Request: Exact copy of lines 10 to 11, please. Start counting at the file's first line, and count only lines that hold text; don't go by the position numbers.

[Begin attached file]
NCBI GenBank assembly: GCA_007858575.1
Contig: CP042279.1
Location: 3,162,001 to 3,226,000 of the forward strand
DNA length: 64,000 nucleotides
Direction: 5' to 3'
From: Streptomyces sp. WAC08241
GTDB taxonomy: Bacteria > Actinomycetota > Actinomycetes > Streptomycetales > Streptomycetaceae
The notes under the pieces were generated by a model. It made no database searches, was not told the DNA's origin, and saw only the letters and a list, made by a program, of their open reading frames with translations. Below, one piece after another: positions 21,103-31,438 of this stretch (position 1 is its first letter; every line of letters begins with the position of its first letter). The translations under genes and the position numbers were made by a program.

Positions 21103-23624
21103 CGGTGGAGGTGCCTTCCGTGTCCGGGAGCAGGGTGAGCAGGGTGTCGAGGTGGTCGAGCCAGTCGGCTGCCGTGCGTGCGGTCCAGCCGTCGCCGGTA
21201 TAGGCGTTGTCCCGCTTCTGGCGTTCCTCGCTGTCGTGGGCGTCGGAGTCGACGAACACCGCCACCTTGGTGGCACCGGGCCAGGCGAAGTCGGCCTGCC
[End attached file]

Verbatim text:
21103 CGGTGGAGGTGCCTTCCGTGTCCGGGAGCAGGGTGAGCAGGGTGTCGAGGTGGTCGAGCCAGTCGGCTGCCGTGCGTGCGGTCCAGCCGTCGCCGGTA
21201 TAGGCGTTGTCCCGCTTCTGGCGTTCCTCGCTGTCGTGGGCGTCGGAGTCGACGAACACCGCCACCTTGGTGGCACCGGGCCAGGCGAAGTCGGCCTGCC